Supreme Court orders mediation in Ayodhya title dispute case, forms three-member panel

Staff reporter, New Delhi
08/03/2019   0 Comments

The Supreme Court on Friday said that there was no legal impediment to referring the contentious ayodhya dispute to mediation and named a three member panel to try and work out a peaceful settlement in faizabad. The mediators included justice F.M.I Kalifullah, Sri Sri ravi shankar and lawyer Sriram Panchu. The mediators will sit at Faizabad and conduct the hearings in confidence. "There is no legal impediment to mediation," a five judge bench led by chief justice of India Ranjan Gogoi said. The panel will report back to the court on any progress in 4 weeks. Should the talks fail within the scheduled eight weeks within which the court completes paper work for the case, the dispute will be decided by the top court. 

The mediation is a last ditch effort by the court to soothe frayed relations between the two major communities hindus and Muslims post the demolition of the babri masjid-ram janmabhoomi structure. A five-judge Constitution Bench headed by Chief Justice Ranjan Gogoi on Wednesday had reserved the order after hearing various contesting parties. Hindu bodies except Nirmohi Akhara have opposed the suggestion of the apex court to refer the issue for mediation, while Muslim bodies have supported it. The bench, also comprising Justices S A Bobde, D Y Chandrachud, Ashok Bhushan and S A Nazeer, had concluded the hearing by asking stakeholders to give the names of possible mediators.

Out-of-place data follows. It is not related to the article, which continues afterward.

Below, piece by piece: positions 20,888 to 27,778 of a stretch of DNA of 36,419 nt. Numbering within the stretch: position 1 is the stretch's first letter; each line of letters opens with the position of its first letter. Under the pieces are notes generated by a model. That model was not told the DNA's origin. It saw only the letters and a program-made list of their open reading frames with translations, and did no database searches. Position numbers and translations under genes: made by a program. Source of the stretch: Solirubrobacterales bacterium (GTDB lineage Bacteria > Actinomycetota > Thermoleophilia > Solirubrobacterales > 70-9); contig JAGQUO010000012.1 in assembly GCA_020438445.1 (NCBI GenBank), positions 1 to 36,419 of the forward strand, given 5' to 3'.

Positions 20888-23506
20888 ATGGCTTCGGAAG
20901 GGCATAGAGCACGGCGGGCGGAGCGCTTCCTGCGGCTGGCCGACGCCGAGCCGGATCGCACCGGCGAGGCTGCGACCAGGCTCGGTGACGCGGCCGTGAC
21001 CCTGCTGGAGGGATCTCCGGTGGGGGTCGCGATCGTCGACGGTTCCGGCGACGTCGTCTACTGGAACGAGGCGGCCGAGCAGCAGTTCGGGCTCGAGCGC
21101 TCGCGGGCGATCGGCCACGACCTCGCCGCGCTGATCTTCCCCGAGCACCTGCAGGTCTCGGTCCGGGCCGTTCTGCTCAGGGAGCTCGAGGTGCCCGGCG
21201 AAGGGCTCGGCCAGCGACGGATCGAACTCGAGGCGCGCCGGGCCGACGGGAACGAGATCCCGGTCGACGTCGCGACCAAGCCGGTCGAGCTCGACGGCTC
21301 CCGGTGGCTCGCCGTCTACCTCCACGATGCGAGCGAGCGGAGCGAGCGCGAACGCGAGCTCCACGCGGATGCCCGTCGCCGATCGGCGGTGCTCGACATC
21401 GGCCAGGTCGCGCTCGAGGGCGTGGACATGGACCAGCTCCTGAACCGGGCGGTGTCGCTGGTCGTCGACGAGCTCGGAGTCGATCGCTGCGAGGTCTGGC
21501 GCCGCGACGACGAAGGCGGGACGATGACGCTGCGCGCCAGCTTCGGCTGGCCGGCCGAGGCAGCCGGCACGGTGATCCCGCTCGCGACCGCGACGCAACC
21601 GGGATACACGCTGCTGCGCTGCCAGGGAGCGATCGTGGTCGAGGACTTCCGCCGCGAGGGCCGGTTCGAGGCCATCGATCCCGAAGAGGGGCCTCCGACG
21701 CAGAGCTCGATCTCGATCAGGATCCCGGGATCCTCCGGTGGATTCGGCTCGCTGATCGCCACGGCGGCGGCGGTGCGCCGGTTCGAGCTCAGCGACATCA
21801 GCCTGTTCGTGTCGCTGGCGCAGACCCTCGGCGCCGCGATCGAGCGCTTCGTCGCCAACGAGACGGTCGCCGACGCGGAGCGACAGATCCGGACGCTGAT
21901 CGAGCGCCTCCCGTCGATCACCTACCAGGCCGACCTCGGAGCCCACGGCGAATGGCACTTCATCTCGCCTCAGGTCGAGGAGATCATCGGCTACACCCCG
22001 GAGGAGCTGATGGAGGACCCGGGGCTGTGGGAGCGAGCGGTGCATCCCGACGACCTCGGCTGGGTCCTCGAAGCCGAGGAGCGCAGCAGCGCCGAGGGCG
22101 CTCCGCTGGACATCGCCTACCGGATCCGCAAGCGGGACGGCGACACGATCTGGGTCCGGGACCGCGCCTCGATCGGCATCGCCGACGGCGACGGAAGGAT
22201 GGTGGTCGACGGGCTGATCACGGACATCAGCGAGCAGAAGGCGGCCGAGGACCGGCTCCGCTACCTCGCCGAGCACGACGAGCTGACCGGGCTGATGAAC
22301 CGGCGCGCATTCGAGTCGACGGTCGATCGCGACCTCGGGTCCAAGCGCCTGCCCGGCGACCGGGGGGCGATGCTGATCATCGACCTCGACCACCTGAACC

Fourteen appeals have been filed in the apex court against the 2010 Allahabad High Court judgment, delivered in four civil suits, that the 2.77-acre land in Ayodhya be partitioned equally among the three parties -- the Sunni Waqf Board, the Nirmohi Akhara and Ram Lalla. The Allahabad high court has in 2010 carved out the land on which the dome once stood between the warring Hindus and Muslims in the ratio of 2:1. Both sides have contested this in the top court. It has been pending since. The Hindus want all the land under the dome and want the Muslims to settle for land elsewhere for a mosque. They argue that it is a matter of faith and cannot be compromised. The Muslims say the land involves the community's claim over the dome. They have however agreed to the mediation unlike the hindus who have gone into it reluctantly.


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